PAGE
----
She has also published numerous short stories.
Pitch the first novel of your series.
Spiral Hunt follows Evie Scelan, a bike messenger and Red Sox fan, as she navigates her way through the magical undercurrent of Boston and attempts to evade the still-powerful remnants of an organization that once ran the undercurrent. Wild Hunt, its sequel, explores the consequences of Evie's acts, the current power vacuum in the undercurrent, and those who seek to exploit or protect it.
What made you want to be a writer?
There's an anecdote that some members of my family tell: a relative, sick of how the conversation had been bouncing back and forth from one convoluted tale to another, remarked with disgust, "You Ronalds! You don't talk, you just tell stories!"
Well, it's true, and I'm no different. I told stories to my stuffed animals as a child, made up new ones, added on to old ones . . . bit by bit, that desire crystallized into a need to invite people into these new worlds I've created.
In the books you’ve written, who is you favourite character and why?
I love writing in Evie's voice. She's a fun character, and someone who I think I'd like sitting down with for a little while. In terms of minor characters, the Reverend Woodfin was also a lot of fun to write, to the point where I'd let him ramble on for far too long and then have to cut the scene to fit. And one of the villains for Spiral Hunt was unsettlingly easy to write. But I really enjoy spending time with any of my characters; that's part of how I can tell I've made them interesting enough.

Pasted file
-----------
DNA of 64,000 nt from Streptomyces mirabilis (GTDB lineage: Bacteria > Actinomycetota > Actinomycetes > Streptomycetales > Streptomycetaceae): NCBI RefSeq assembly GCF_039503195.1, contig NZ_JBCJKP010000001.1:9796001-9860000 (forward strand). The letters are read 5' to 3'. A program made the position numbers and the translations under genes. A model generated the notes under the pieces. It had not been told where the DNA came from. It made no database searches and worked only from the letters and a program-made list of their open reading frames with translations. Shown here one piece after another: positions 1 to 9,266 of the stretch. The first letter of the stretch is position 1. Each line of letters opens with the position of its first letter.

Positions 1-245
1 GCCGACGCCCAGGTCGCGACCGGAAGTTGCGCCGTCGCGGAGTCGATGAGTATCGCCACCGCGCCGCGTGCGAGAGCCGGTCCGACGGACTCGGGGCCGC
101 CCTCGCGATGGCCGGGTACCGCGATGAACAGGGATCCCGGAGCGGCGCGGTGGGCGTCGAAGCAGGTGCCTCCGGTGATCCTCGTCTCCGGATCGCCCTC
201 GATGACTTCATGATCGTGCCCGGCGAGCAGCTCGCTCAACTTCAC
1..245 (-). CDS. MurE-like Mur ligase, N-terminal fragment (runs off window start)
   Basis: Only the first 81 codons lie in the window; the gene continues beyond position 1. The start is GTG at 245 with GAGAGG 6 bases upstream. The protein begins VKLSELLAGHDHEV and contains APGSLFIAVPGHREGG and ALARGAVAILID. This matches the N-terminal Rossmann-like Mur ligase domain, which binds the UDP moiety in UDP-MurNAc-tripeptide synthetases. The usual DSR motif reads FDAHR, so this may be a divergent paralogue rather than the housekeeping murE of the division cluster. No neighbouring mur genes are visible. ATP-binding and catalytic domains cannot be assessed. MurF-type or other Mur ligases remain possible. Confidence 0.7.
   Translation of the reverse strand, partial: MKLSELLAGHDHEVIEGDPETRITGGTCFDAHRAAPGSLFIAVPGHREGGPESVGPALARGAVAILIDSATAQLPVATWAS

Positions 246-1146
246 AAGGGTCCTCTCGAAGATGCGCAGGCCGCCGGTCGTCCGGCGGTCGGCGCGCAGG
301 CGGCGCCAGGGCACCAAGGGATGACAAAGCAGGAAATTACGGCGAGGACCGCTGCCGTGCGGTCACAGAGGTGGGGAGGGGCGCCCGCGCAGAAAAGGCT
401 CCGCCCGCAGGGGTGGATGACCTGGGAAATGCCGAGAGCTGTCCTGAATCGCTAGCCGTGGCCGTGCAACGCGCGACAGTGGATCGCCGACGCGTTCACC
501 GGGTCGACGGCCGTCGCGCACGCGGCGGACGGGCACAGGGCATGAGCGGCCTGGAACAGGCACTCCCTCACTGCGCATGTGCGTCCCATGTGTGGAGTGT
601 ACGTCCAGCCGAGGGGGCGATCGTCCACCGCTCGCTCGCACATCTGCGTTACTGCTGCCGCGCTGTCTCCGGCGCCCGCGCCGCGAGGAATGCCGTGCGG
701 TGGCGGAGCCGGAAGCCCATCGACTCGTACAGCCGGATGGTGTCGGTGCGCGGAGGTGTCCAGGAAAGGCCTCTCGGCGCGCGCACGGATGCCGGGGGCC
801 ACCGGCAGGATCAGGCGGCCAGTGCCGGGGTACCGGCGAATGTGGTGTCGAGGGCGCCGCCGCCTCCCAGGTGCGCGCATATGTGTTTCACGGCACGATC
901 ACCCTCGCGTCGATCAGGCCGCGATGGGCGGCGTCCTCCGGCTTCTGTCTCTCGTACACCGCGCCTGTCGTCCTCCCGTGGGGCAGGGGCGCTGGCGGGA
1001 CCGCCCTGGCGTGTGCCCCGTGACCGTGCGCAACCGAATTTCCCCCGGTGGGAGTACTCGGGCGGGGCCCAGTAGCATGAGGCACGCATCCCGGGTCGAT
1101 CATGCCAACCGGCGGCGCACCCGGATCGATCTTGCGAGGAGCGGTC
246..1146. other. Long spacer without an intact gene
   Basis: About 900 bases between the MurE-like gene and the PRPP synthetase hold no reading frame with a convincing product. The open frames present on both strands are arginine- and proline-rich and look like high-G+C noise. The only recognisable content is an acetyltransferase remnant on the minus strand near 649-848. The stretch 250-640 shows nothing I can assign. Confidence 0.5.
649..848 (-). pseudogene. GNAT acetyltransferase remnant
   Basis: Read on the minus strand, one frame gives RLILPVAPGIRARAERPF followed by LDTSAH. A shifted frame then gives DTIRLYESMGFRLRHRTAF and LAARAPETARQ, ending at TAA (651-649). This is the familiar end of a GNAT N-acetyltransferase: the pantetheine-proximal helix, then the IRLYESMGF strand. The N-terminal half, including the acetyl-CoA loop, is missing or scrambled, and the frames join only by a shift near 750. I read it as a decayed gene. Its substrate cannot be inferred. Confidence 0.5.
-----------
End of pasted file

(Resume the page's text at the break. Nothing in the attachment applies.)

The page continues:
If you could, would you change places with any of your characters?
Probably not. I do horrible things to my characters, after all, and I don't like to think about what they'd do to me in revenge.
If you could live in your fantasy world, would you?
I don't think I would. There's much about it that's similar to the Boston area I already live in, but the undercurrent I've constructed is not a friendly place; it's too tarnished and paranoid.
What was the first novel (published or unpublished) that you wrote and how long did it take to write it?
I wrote one in seventh grade, but as far as I'm concerned that doesn't count. Nor does the clumsy fantasy epic I wrote the year after that.
It took me a little over three years to write Spiral Hunt, partly because I was still figuring out how a novel should go. It's one thing to say "just write the story as it occurs to you" but there's a lot more to consider than just what to say. Pacing, plot, characterization . . . I was still learning how to use all of them at once. Some days I think I still am.
What was the hardest scene for you to write?
Strangely enough, some of the scenes that I labored on and sweated over in one draft got cut in the next. That's how it goes with revision, but it's still a little annoying to put in so much work and then realize it had no place in the story.
I do remember having a lot of trouble writing a scene where a very young character is in immediate danger. I was composing the scene from scratch and found myself trying to rush through it just so I could make sure the character was okay. Which is very strange, because I'd planned the scene that way to begin with, so I knew it would end fine -- I just felt very uncomfortable writing that particular moment. Revising it was fine, though.
What is the strangest question you have ever been asked by a fan?
"Do you know anyone famous?" was probably the strangest question I've ever got, so that's pretty tame. (And the answer's no, not really.)
What was the most fun book signing, convention, etc. you’ve attended and why?